The treaty was signed on the 19th of April, and was ratified by both governments; but before the exchange of ratifications Lord Palmerston, on the 8th of June, directed Sir H. Bulwer to make a “declaration” that the British government did not understand the treaty “as applying to Her Majesty’s settlement at Honduras, or its dependencies.” Mr Clayton made a counter-declaration, which recited that the United States did not regard the treaty as applying to “the British settlement in Honduras commonly called British-Honduras . . . nor the small islands in the neighbourhood of that settlement which may be known as its dependencies”; that the treaty’s engagements did apply to all the Central American states, “with their just limits and proper dependencies”; and that these declarations, not being submitted to the United States Senate, could of course not affect the legal import of the treaty. The interpretation of the declarations soon became a matter of contention. The phraseology reflects the effort made by the United States to render impossible a physical control of the canal by Great Britain through the territory held by her at its mouth—the United States losing the above-mentioned treaty advantages,—just as the explicit abnegations of the treaty rendered impossible such control politically by either power. But great Britain claimed that the excepted “settlement” at Honduras was the “Belize” covered by the extreme British claim; that the Bay Islands were a dependency of Belize; and that, as for the Mosquito Coast, the abnegatory clauses being wholly prospective in intent, she was not required to abandon her protectorate. The United States contended that the Bay Islands were not the “dependencies” of Belize, these being the small neighbouring islands mentioned in the same treaties; that the excepted “settlement” was the British-Honduras of definite extent and narrow purpose recognized in British treaties with Spain; that she had not confirmed by recognition the large, indefinite and offensive claims whose dangers the treaty was primarily designed to lessen; and that, as to the Mosquito Coast, the treaty was retrospective, and mutual in the rigour of its requirements, and as the United States had no de facto possessions, while Great Britain had, the clause binding both not to “occupy” any part of Central America or the Mosquito Coast necessitated the abandonment of such territory as Great Britain was already actually occupying or exercising dominion over; and the United States demanded the complete abandonment of the British protectorate over the Mosquito Indians. It seems to be a just conclusion that when in 1852 the Bay Islands were erected into a British “colony” this was a flagrant infraction of the treaty; that as regards Belize the American arguments were decidedly stronger, and more correct historically; and that as regards the Mosquito question, inasmuch as a protectorate seems certainly to have been recognized by the treaty, to demand its absolute abandonment was unwarranted, although to satisfy the treaty Great Britain was bound materially to weaken it.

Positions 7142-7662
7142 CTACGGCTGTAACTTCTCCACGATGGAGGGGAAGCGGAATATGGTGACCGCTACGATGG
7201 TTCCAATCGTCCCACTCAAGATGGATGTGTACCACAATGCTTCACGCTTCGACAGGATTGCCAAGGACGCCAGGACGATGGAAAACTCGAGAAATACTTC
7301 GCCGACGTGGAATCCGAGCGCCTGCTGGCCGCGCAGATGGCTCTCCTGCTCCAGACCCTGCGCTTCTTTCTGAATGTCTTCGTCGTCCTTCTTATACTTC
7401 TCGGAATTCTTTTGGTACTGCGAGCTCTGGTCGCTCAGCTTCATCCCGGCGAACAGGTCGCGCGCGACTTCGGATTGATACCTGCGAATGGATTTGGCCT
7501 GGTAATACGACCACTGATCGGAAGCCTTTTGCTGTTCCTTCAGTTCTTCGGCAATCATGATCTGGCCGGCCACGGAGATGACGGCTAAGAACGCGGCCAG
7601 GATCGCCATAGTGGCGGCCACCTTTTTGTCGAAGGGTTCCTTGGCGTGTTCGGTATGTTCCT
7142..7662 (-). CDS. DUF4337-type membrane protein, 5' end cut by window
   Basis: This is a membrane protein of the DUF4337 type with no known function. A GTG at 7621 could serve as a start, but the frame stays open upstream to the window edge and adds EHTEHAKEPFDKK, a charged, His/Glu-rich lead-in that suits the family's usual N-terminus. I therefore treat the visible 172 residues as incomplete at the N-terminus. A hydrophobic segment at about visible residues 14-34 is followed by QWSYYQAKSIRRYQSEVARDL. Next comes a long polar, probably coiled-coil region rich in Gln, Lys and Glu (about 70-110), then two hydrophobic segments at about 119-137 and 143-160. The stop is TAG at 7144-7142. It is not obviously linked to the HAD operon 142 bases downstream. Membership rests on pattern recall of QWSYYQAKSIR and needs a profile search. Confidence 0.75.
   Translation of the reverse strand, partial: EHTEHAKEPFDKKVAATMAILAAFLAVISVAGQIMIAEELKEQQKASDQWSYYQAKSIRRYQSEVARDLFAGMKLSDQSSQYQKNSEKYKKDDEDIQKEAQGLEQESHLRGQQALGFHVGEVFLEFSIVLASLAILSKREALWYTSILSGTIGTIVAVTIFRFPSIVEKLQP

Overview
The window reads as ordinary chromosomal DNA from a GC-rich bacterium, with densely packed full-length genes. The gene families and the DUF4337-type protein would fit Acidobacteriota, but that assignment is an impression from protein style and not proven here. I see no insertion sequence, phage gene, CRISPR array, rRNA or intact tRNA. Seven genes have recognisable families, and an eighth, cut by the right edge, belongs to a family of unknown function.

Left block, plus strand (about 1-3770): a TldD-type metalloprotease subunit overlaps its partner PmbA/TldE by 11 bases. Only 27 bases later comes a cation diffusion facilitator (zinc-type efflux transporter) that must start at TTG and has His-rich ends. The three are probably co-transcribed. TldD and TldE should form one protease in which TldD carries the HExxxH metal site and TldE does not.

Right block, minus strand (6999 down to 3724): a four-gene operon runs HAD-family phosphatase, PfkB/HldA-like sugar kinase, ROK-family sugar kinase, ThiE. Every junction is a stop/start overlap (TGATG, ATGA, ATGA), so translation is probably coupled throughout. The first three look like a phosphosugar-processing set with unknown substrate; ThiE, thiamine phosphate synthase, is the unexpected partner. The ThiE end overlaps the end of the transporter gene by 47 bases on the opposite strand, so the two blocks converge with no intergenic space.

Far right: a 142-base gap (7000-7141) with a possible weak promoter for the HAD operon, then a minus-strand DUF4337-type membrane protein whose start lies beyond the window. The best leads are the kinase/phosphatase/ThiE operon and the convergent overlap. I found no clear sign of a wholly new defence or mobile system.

In 1859–1860, by British treaties with Central American states, the Bay Islands and Mosquito questions were settled nearly in accord with the American contentions.[2] But by the same treaties Belize was accorded limits much greater than those contended for by the United States. This settlement the latter power accepted without cavil for many years.